NEERI finds untreated effluent discharge in Yamuna
2023.02.18 (Vrindavan Today News): A team from the National Environment Research Institute (NEERI) carried out an inspection of the Yamuna River in Mathura-Vrindavan in presence of the noted environmentalist and Eminent Supreme Court lawyer M.C. Mehta.
The team was shocked to see the pathetic state of the river in Mathura-Vrindavan. They discovered the effluent of untreated sewer were being emptied into the river. The sight of the dead animal carcasses lying in the river made the team alarmed and it became seriously concerned about the future of Yamuna.
The untreated effluent discharged in Yamuna and dead animal bodies found in it called for immediate action to ensure the safety of the river and its inhabitants. The team held discussions with the responsible agencies, operators, and officers of Jal Nigam and Municipal Corporation, indicating the gravity of the situation at hand. This inspection highlights the dire need for more efficient measures to curb the pollution of the river and protect the local ecology.
Despite the government’s efforts and spending of more than Rs 450 crore on the Namami Gange Scheme, which aimed to curb the inflow of sewage water into the Yamuna River, the situation remains bleak. The inspection team, led by NEERI’s director and environmentalist MC Mehta, discovered that the Masani drain was discharging untreated sewage into the river. The sewer was overflowing due to the lack of maintenance of the Sewage Pumping Station. The team found that the pipe of the Sewage Pumping Station was broken and the sewage was leaking from it.
The team from NEERI collected the sample of water from Yamuna and sent it for testing, as it will submit the inspection report to the Highcourt. The Samples were taken from the Masani drain, and the team also visited Mokshadham (crematorium), where they found the condition unsatisfactory. The machinery, which was worth million of rupees, were unoperational, indicating that the organization responsible for its maintenance was not functioning effectively. These findings raise questions about the effectiveness of the government’s initiatives in tackling the issue of sewage water inflow into the Yamuna River.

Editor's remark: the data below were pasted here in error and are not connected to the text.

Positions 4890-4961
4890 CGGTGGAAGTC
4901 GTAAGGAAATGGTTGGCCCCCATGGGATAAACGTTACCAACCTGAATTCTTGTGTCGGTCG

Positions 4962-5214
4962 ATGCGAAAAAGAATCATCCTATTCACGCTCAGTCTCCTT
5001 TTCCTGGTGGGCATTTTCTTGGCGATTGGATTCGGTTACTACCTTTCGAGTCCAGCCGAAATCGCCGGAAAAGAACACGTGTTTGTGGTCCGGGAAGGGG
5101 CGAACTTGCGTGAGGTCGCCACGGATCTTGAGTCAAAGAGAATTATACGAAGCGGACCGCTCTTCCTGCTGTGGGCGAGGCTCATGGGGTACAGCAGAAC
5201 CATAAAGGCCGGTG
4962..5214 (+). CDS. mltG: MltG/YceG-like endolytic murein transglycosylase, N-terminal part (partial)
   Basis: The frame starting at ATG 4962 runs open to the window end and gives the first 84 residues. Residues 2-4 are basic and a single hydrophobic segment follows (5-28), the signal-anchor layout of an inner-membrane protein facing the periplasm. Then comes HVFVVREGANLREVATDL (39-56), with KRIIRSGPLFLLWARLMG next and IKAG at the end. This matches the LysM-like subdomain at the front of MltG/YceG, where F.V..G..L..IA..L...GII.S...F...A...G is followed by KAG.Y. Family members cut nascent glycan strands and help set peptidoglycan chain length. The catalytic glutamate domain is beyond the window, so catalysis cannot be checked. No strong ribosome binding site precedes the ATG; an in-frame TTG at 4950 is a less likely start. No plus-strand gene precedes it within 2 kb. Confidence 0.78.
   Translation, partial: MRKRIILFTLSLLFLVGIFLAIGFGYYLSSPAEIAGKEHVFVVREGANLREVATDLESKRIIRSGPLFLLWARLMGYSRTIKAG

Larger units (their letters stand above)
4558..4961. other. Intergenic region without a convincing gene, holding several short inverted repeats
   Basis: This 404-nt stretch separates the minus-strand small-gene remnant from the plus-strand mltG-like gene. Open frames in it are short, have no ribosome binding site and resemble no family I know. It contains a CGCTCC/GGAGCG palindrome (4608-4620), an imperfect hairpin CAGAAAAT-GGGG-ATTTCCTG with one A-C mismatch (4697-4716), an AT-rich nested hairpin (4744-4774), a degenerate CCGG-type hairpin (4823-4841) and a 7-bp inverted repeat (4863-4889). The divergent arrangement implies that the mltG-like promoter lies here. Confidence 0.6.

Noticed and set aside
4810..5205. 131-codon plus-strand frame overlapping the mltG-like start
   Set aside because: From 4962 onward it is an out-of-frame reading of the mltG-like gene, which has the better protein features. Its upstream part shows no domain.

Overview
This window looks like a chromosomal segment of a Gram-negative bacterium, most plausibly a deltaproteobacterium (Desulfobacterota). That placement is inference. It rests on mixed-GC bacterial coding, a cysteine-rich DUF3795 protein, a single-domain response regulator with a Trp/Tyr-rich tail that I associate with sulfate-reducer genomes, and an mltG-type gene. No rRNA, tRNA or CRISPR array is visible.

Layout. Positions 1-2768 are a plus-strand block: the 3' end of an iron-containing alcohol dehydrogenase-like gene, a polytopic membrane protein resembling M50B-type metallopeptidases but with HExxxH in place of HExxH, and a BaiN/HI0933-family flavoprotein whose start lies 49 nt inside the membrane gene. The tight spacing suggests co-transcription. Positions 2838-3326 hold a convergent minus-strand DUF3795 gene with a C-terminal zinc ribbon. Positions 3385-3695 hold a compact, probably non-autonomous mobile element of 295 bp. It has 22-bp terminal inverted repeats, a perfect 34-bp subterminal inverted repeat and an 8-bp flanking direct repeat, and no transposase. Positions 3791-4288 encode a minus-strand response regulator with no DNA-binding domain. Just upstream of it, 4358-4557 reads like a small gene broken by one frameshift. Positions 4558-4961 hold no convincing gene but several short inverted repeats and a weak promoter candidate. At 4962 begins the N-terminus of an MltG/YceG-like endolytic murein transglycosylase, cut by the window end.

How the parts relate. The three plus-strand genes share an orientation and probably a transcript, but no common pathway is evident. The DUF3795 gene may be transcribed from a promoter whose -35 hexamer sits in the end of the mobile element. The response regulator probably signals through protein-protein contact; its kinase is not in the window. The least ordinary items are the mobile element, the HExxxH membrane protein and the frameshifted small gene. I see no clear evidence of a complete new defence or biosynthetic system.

The environmentalists have raised serious concerns about the lack of proper arrangements made for the purification of the Yamuna river water. They emphasized that the drain should be cleaned on time, and the drain water should go through the sewerage treatment plant to ensure the river water remains unpolluted.
It should be noted that a Public Interest Litigation was filed in 1998 by Yamuna enthusiast Shri Gopeshwar Nath Chaturvedi to prevent the pollution in River Yamuna that led to the implementation of an action plan to treat the sewerage before pouring it into the river.
Over Rs 460 crore has been spent on the work since then, yet the problem persists, and dirty water continues to flow into the Yamuna river. This failure has raised questions about the effectiveness of the Namami Gange scheme, which, as mentioned above, aimed to prevent sewage water from getting into the Yamuna River. The issue remains a significant challenge for the authorities to tackle, and immediate action is needed to prevent further harm to the river and its ecosystem.
The team also visited Mokshdham at Vanshi vat area in Vrindavan. It discovered numerous issues related to the facility’s operation and maintenance. Dead animals were found inside the drain, and most of the furnaces were found un-operational. The team raised questions about the operation of the crematorium and the people responsible for its upkeep.
The crematorium was renovated in 2018, at a cost of approximately one and a half crores, and in February 2021, machinery worth three and a half crores was installed for the development, construction, and operation of the crematorium using cow dung logs. Despite the provision of free service, complaints were received about extortion of money under the guise of the cost of wood.